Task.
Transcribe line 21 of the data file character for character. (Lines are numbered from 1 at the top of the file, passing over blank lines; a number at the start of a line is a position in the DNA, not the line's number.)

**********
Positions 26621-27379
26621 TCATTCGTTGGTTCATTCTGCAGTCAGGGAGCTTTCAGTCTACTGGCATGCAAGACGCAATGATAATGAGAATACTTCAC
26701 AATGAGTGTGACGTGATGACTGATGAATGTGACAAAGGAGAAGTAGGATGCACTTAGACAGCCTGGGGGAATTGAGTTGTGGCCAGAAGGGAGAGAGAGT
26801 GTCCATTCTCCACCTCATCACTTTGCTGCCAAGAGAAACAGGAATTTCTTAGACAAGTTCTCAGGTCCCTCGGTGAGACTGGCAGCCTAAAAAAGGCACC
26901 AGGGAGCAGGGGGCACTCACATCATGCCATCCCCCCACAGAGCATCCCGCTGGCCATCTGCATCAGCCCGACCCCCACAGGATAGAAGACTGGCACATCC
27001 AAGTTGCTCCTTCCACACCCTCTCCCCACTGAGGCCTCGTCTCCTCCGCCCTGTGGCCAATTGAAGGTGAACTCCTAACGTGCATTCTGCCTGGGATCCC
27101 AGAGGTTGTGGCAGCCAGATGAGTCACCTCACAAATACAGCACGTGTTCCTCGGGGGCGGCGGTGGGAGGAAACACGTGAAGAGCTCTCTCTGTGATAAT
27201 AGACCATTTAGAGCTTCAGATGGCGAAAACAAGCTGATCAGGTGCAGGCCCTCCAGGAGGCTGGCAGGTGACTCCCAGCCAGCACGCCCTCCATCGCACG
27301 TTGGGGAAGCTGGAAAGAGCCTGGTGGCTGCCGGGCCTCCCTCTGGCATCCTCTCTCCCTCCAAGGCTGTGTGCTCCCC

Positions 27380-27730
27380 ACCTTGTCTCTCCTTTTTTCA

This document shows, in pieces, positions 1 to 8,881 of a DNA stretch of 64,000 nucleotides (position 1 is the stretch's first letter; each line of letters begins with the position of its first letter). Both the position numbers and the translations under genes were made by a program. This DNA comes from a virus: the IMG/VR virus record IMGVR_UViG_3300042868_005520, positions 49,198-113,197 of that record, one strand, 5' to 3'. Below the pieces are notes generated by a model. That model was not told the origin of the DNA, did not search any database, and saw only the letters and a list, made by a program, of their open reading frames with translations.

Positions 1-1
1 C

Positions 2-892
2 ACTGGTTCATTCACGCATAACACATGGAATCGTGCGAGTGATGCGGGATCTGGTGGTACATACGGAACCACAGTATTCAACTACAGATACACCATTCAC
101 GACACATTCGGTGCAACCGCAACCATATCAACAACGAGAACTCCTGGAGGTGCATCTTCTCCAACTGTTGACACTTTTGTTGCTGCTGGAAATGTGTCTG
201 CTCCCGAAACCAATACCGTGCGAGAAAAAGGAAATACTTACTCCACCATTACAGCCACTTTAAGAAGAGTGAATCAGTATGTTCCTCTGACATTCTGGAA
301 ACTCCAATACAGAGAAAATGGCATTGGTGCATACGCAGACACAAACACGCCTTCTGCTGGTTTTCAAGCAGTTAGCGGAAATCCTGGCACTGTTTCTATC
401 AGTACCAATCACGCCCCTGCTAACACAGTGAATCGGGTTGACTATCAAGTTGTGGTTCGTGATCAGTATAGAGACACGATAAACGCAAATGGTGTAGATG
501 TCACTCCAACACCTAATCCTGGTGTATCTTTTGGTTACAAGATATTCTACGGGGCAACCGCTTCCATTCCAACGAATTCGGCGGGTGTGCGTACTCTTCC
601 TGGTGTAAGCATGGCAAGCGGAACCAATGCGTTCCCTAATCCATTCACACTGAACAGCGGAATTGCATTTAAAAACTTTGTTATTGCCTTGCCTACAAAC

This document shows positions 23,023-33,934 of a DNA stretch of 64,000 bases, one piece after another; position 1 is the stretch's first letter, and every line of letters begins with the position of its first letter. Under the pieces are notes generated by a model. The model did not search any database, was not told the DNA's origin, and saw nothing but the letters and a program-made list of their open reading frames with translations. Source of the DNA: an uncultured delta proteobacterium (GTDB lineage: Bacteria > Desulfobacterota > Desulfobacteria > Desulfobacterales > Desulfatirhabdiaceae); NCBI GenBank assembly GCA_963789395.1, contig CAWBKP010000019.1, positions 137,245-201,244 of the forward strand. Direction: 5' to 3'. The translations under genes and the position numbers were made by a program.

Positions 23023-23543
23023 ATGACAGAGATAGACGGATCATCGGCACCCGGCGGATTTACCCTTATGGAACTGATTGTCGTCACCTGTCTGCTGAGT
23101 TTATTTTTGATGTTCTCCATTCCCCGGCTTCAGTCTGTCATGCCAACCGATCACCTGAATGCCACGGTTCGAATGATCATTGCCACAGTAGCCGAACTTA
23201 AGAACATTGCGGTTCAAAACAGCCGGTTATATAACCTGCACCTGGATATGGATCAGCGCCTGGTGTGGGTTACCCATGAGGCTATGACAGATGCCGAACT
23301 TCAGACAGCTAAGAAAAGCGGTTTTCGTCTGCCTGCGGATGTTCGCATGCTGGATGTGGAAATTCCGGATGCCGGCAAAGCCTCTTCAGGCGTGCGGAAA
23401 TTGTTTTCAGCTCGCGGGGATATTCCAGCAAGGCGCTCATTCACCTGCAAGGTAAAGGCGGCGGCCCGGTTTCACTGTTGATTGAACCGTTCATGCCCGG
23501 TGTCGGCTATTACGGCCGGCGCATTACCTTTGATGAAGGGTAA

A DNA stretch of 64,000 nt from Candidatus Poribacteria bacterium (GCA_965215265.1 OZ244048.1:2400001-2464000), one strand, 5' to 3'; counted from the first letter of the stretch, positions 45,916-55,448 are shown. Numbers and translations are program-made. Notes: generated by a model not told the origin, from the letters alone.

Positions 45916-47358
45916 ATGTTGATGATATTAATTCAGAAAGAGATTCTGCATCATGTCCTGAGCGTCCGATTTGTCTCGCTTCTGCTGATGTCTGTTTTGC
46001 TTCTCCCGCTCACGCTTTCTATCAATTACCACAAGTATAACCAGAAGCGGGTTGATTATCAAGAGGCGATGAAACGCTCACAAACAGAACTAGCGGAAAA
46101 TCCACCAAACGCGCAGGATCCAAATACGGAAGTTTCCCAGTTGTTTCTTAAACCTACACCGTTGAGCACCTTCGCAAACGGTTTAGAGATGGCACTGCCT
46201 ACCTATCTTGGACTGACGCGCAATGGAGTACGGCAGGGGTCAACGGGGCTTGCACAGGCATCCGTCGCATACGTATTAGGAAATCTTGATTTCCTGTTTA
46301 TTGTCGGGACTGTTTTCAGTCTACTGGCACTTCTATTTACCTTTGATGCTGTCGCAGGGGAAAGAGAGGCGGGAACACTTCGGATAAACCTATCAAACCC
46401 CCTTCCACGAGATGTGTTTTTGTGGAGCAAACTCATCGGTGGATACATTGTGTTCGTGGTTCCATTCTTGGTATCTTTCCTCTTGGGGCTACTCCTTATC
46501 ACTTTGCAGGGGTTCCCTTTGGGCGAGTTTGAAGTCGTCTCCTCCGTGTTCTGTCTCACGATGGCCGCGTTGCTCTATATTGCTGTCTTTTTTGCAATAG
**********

501 TCACTCCAACACCTAATCCTGGTGTATCTTTTGGTTACAAGATATTCTACGGGGCAACCGCTTCCATTCCAACGAATTCGGCGGGTGTGCGTACTCTTCC